Renowned for her skills in surfing and traditional Japanese dance, 74-year-old Saruwaka Kiyoshie has recently developed a passion for breakdancing, sparked by its inclusion in the 2024 Paris Games. She remembers watching young breakdancers near railroad tracks and imagining herself joining them when she was younger. Starting her journey with Nihonbuyo dance at age five, Saruwaka never expected to embrace breakdancing in her later years. Yet, drawn to its unique appeal and excitement, she eagerly seized this unexpected opportunity.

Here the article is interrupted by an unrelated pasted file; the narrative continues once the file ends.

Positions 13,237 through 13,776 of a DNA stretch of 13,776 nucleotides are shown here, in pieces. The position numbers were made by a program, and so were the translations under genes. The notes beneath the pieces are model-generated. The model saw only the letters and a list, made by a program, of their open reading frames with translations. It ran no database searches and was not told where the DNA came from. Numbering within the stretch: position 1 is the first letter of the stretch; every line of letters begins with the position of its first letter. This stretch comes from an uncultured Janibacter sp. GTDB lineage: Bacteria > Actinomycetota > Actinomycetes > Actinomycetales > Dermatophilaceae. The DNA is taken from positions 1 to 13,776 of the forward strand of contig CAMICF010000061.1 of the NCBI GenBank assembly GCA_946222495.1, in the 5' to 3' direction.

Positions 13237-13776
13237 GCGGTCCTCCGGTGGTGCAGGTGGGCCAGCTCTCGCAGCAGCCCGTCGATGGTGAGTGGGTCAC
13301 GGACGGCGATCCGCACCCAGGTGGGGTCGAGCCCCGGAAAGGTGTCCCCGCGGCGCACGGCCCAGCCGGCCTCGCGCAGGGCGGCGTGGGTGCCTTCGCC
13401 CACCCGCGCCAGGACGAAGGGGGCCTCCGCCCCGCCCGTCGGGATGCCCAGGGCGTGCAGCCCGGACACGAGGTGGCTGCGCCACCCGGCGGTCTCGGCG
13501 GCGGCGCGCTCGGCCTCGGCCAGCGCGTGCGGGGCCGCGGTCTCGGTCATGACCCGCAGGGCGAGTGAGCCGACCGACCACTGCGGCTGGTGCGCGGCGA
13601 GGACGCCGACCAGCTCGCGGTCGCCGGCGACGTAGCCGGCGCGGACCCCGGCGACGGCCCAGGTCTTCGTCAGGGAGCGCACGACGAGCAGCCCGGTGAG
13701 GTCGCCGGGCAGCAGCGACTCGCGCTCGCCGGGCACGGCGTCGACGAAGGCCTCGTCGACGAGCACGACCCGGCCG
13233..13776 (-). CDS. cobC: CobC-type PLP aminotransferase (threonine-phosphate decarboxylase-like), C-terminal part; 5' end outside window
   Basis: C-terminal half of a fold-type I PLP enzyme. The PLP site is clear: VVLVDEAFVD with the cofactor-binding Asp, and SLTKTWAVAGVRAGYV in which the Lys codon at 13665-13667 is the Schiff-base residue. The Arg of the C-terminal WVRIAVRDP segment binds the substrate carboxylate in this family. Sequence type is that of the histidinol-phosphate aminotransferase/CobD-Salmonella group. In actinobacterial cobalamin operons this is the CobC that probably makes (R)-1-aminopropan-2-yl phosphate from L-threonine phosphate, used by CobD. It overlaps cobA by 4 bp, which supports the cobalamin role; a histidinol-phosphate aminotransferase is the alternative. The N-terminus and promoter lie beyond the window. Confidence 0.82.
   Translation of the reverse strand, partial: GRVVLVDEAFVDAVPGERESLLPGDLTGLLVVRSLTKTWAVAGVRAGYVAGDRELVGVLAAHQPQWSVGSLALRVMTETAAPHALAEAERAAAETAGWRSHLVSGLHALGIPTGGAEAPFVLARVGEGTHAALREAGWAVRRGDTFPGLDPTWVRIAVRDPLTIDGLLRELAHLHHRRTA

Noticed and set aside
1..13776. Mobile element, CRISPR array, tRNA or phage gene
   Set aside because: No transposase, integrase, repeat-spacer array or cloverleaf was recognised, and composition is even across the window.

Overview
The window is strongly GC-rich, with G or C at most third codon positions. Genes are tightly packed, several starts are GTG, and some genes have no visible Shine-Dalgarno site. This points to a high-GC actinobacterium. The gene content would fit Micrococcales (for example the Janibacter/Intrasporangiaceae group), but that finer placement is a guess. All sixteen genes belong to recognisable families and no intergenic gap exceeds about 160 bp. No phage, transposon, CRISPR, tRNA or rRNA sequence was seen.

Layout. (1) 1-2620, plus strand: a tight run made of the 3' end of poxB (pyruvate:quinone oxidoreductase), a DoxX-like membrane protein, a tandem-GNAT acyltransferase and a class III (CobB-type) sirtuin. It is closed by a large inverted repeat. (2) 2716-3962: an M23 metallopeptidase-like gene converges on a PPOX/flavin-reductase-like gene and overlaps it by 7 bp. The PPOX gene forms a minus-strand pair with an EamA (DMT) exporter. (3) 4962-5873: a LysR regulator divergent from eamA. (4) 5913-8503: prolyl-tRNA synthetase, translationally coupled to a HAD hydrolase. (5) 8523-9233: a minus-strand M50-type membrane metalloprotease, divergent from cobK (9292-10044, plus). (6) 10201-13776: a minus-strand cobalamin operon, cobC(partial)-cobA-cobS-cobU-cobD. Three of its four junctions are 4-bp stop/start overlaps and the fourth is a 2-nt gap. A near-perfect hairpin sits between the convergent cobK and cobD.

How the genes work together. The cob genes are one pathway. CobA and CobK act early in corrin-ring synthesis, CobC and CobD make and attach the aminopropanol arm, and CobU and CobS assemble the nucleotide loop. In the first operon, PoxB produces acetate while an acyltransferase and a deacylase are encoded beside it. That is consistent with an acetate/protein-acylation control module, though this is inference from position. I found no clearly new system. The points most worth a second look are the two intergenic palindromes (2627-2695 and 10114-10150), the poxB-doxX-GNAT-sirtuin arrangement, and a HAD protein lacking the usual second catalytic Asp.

Saruwaka is now an enthusiastic member of Ara Style Senior, an exclusive club in Japan where elderly citizens practice breakdancing. This innovative club was initiated by 71-year-old Tokyo official Reiko Maruyama, who aimed to energize the community through engaging physical activities. Maruyama, together with former national breaking champion Yusuke Arai, introduced breakdancing to older residents, inspired by its forthcoming Olympic debut. Arai, known for mentoring talents like B-Boy Shigekix, believes this initiative could change views on age and fitness. Maruyama hopes to make breakdancing popular beyond Edogawa ward. Ara Style Senior, with about 15 members, recently performed at a local festival, receiving enthusiastic applause. Although they do not perform Olympic-level acrobatics, members like 69-year-old Hitomi Oda enjoy the physical benefits of simpler moves. For Saruwaka, breakdancing is a refreshing break from her duties at the Saruwaka school of classical dance. She sees it as essential for maintaining her fitness and expressed optimism about continuing this passion into the future.